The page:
Risk factor violations associated with sporadic Salmonella cases

Xarviera S. Appling, Petrona Lee, Craig W Hedberg

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FDA promotes assessment of routine restaurant inspection programs to measure trends in the occurrence of risk factors and compare data with national benchmarks. Reductions in the occurrence of risk factors should be accompanied by reductions in the occurrence of foodborne illnesses. The objectives of this study were to: (1) assess changes in risk factor violations in Bloomington restaurants between 2010 and 2015, in order to (2) compare patterns of risk factor violations in Bloomington restaurants that served sporadic Salmonella cases from 2010 to 2015 to these observed trends. FDA-based risk factor surveys were conducted in 2010 and 2015. Food contact surfaces were most frequently cited as out-of-compliance in both years. The proportion of inspections with employee health policy violations were reduced from 2010 to 2015, reflecting inspection priorities that were established after the 2010 survey. From 2010 to 2015, 154 sporadic Salmonella case exposures were reported from Bloomington restaurants. Food contact surfaces (odds ratio [OR] = 2.3; 95% confidence interval [CI] = 1.6, 3.5) and handwash facilities stocked (OR = 2.7; 95% CI = 1.7, 4.0) were more frequently found out-of-compliance in inspections that served sporadic Salmonella cases, in both individual year comparisons and in the overall comparison. The finding that violations such as food contact surfaces not being clean to sight and touch or sanitized before use and handwash facilities not being stocked with hand cleanser, sanitary towels, or hand drying devices, were more likely to be cited in sporadic Salmonella cases than during the FDA-based risk factor survey, suggests that these may contribute to an increased risk of Salmonella transmission in restaurants. Because restaurant inspections represent routine public health activities that are conducted by a broad range of agencies, establishing methods to analyze the results of these inspections across agencies and over time may help us better understand how risk factors cited on routine inspections can predict the likelihood a food establishment will be implicated in a foodborne illness case, in both sporadic cases and outbreaks.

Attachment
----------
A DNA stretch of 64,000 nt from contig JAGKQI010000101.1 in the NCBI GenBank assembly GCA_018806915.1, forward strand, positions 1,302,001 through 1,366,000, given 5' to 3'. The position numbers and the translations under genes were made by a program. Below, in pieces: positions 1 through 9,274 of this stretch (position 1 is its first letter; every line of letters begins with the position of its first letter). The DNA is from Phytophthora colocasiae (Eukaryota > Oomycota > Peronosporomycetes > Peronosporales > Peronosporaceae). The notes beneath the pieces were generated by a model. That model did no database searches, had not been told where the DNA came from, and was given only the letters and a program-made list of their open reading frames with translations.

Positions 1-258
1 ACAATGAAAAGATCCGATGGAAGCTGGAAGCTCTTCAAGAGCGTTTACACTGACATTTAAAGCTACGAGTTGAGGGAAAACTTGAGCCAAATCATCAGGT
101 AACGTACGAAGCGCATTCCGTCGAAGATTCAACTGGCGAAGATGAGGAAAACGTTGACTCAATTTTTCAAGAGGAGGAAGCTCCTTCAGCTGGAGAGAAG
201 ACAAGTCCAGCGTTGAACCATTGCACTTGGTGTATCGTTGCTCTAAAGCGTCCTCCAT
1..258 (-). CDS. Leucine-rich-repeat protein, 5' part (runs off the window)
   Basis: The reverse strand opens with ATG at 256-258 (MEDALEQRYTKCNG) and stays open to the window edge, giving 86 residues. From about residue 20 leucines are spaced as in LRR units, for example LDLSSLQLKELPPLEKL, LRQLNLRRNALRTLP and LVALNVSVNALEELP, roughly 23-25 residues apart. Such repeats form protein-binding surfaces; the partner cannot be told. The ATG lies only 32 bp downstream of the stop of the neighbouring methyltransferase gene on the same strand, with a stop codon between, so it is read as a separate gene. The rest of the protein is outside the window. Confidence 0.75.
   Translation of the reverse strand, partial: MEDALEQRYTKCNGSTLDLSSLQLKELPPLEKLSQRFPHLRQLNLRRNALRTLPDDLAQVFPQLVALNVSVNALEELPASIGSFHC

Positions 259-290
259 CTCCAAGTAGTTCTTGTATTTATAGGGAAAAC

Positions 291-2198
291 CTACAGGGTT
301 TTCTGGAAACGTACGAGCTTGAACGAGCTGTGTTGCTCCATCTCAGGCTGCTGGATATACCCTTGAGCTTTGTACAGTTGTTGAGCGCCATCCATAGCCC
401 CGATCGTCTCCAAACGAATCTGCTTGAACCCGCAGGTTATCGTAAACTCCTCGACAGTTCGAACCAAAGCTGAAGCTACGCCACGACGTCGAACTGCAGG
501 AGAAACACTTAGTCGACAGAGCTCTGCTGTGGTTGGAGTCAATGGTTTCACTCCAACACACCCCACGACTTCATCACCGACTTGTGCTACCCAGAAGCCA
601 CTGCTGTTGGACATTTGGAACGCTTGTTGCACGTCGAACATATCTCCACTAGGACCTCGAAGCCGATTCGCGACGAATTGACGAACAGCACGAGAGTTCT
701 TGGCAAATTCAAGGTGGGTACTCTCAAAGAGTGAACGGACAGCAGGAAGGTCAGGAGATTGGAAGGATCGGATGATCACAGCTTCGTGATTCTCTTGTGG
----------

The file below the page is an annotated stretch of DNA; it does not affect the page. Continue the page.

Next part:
Original languageEnglish (US)
Article number355
JournalFrontiers in Public Health
Issue numberDEC
StatePublished - Dec 3 2018

Bibliographical note

Publisher Copyright:
© 2018 Appling, Lee and Hedberg.


  • FDA risk factor study
  • Risk factor violations
  • Routine inspections
  • Salmonella
  • Sporadic cases


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